Temple drew on the work of Robert Graves, the midcentury poet who also liked to seek out speculative (and unsupported) etymologies to “explain” ancient history and myth. I discussed this in my article “Golden Fleeced.”
But all of this has precedent in “alternative” scholars dating back pretty much as far back as we can look. The “Ark-ist” theorist Jacob Bryant proposed that Egypt was descended from Noah’s son Ham because they worshiped the god Amon, whom he chose to see as (H)am-on, the deified Ham, who in turn was also the sun god and thus the sun god of most European mythologies.
Before this, the ancient Greek rationalist writers tried to seek out the “truth” behind ancient myths by looking into the words used in them and proposing fanciful explanations based on look-alike or sound-alike words. Euhemerus was the most famous of these scholars, though Dionysus Schytobrachion offered some of the most entertaining "explanations."
As reported in Diodorus Siculus, Dionysus thought the story of the fire-breathing bulls (tauroi) of Colchis resulted from etymological confusion of bulls with the land of Taurica:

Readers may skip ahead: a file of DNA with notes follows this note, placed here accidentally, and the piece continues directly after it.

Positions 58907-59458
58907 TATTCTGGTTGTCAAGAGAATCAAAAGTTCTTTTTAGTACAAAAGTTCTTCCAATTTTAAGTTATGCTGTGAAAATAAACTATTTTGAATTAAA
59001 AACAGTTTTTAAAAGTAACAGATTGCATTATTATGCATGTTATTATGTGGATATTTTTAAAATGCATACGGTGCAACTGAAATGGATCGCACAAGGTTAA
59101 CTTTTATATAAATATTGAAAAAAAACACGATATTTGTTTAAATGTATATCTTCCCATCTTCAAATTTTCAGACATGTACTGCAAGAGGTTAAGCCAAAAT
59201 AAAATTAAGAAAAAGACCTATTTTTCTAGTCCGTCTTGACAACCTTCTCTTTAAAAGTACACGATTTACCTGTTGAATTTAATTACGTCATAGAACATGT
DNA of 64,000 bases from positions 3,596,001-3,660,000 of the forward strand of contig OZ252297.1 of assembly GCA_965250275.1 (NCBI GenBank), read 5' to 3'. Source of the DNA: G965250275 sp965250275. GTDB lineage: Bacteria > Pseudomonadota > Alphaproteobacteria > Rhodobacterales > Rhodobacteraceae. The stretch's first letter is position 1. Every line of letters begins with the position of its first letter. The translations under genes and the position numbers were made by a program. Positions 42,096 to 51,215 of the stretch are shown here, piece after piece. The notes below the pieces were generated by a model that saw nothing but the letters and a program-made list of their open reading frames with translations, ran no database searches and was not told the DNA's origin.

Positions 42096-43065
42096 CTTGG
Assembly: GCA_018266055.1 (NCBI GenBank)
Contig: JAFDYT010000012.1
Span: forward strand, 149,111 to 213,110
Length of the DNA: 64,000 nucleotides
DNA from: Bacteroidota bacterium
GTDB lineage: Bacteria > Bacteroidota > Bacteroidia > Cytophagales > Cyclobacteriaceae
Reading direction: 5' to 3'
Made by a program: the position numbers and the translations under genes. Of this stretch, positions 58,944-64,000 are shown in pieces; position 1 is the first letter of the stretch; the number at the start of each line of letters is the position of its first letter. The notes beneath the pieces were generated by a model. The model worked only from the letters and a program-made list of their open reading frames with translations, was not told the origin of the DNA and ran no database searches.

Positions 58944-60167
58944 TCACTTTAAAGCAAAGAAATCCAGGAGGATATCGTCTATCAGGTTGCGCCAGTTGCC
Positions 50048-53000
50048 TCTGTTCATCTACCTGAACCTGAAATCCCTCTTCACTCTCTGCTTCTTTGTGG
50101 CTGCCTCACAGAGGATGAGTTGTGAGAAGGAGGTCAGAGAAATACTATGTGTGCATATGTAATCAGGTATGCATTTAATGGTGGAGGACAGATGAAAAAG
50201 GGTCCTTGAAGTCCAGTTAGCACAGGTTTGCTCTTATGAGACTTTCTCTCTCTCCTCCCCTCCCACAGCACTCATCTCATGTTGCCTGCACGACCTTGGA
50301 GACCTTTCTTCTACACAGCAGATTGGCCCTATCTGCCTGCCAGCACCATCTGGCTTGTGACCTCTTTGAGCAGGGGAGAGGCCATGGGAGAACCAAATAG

The point, of course, is that mere coincidence of sounds does not equal a connection of fact in the absence of any supporting evidence for such a connection.
Yesterday, I discussed one way that believers in “Ark-ism” twisted an ancient text to make the case that pagan religions were a corruption of the story of Noah’s Ark in Genesis. For Since I think Arkite worship (the “ancient ark-onaut theory,” if you will) is an interesting parallel to the ancient astronaut theory, I’d like to take a look at another case of Ark-ist silliness that has very close parallels in today’s ancient astronaut nonsense.
In Jacob Bryant’s New System, the eighteenth century scholar attempted to make the case that both the Argo of the Greek Jason myth and the chest in which the Egyptian god Osiris had been entombed were corruptions of Noah’s Ark. Bryant’s text is in green, and my notes are in black.
I am an author and researcher focusing on pop culture, science, and history. Bylines: New Republic, Esquire, Slate, etc. There's more about me in the About Jason tab.
Enter your email below to subscribe to my newsletter, The Skeptical Xenoarchaeologist, for updates on my latest projects, blog posts, and activities, and subscribe to Culture & Curiosities, my Substack newsletter.
Terms & Conditions
Please read all applicable terms and conditions before posting a comment on this blog. Posting a comment constitutes your agreement to abide by the terms and conditions linked herein.